G) Third difference. When a buyer’s agent contacts a bank-owned or foreclosure sale, and even some short sales, we often observe that the same agent or broker has his name on a lot of listings. This agent is sometimes based in a location that is distant from the property. I have seen brokers in Tampa handling listings in Miami. Do these guys have some special connection with the bank? What is the criteria of the banks when they choose their listing brokers?

Frankly, I don’t get any calls from any bank offering me listing business. And I have called a few of these “loss-mitigation” departments! I haven't seen many of the best agents in my area involved in this kind of transactions, either.

H) Fourth difference: Frequently, many of these listing agents don’t even bother to show the property. They designate a “showing company” to take the buyer’s agent call and arrange a showing, usually by means of a lock-box key.
The “showing company” does not usually provide information about the property.
So much for great sales techniques, indeed.

I) Fifth difference: these listing agents very often do not respond at all to phone calls or emails. Perhaps because of the sheer amount of listings they carry, or because they are just disgusted by the whole process. It was transparent to me in some of the cases where I was involved that these listing agents didn’t care too much. In all truth, it looked like nobody cared, except me and the buyer. Some business must result though, and I am not trying to mock or belittle those agents; it's just the whole system that looks so unprofessional.

K) In the case of a short sale, the listed price doesn’t mean too much. It can be very low to attract offers. The listing can sometimes falsely indicate that the price was “approved by the bank”. Correct me if I am wrong but It often bears the mark of “bait and switch”.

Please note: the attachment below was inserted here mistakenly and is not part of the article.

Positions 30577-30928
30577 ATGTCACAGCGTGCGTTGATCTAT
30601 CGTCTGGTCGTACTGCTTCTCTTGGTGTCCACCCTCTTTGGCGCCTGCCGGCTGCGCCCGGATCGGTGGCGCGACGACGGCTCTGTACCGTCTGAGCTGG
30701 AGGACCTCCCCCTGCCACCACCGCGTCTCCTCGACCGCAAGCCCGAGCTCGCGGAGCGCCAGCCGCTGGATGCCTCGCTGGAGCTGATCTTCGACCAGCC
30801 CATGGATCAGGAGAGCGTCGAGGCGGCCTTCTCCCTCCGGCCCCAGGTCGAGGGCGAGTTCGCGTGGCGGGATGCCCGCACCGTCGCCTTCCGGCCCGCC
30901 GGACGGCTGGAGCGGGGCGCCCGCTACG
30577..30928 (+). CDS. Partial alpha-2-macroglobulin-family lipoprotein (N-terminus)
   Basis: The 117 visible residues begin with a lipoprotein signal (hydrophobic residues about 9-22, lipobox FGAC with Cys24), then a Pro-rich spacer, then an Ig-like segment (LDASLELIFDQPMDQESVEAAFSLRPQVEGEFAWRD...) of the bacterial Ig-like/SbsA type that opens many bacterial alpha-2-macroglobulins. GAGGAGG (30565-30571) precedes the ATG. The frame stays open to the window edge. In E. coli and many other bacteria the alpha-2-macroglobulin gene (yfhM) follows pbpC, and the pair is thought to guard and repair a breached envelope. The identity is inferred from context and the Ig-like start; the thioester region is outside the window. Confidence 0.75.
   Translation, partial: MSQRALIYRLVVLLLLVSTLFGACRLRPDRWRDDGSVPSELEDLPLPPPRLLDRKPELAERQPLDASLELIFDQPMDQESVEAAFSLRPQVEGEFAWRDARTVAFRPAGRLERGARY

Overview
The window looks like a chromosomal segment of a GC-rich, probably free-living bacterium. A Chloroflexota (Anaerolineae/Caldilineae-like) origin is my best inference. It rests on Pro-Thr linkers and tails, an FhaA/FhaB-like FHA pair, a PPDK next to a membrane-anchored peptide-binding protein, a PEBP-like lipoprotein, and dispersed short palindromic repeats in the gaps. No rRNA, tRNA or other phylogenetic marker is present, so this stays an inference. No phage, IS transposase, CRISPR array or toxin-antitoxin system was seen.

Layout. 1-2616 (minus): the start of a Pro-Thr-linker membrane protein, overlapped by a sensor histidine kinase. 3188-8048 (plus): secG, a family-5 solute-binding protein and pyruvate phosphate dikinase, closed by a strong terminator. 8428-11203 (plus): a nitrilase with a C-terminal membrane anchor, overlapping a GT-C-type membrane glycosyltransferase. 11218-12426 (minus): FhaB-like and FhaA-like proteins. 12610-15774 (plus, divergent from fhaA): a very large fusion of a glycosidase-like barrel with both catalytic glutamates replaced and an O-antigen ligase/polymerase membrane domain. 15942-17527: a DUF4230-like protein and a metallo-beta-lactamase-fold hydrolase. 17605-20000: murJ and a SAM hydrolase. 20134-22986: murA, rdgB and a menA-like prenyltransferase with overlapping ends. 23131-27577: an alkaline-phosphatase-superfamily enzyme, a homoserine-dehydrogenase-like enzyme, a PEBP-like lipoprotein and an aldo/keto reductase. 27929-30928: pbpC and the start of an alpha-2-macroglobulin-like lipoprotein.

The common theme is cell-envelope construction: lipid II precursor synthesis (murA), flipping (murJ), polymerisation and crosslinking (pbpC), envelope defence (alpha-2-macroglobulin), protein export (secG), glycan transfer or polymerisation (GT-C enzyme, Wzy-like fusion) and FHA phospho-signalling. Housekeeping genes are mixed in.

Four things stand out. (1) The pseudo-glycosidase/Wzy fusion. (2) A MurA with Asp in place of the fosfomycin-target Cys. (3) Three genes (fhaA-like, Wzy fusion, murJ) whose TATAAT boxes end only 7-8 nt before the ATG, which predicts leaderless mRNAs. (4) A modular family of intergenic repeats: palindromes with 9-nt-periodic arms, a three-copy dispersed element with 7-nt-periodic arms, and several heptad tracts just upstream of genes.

L) Now let us study the short-sale transaction from the seller’s point of view: he has possibly initiated the case providing the information required by the bank, often with the assistance of the real estate agent who will list it on the MLS.

M) The seller starts calling the bank. He will get all kind of conflictive information. A different employee will respond to his call every time and everybody looks completely disconnected from what has been done so far. They hang up promising him to call him back the next day, which of course never happens. In many cases, when the seller asks to know what is the exact pay-off of his mortgage, he can get different amounts every time.

N) The seller often gets simultaneous calls from the bank, threatening foreclosure. He sometimes tries to explain that there is a short sales procedure going on. But in spite of having spoken to dozens of bank employees, nobody seems to have any idea of what has been done the day before.

Does this look like a comedy? You bet.

Everybody chasing his own tail in a mad dance. That’s what it looks like.

My personal opinion: Complete disaster. Ridiculous. Tragic. Catastrophic.

A waste of my time, and everybody’s time.

They are the reason I lost a couple of possible sales, and gained the frustration of a few good buyers with cash in hand. I now try to discourage my clients of getting involved in this joke. Am I wrong? Maybe.

But if these banks expect to get out of this mess, they’d better get their act together.


Henry B. Nathan is a Florida Realtor at United Realty Group Inc.Visit my website: you can search for Aventura Condos, Florida Condos,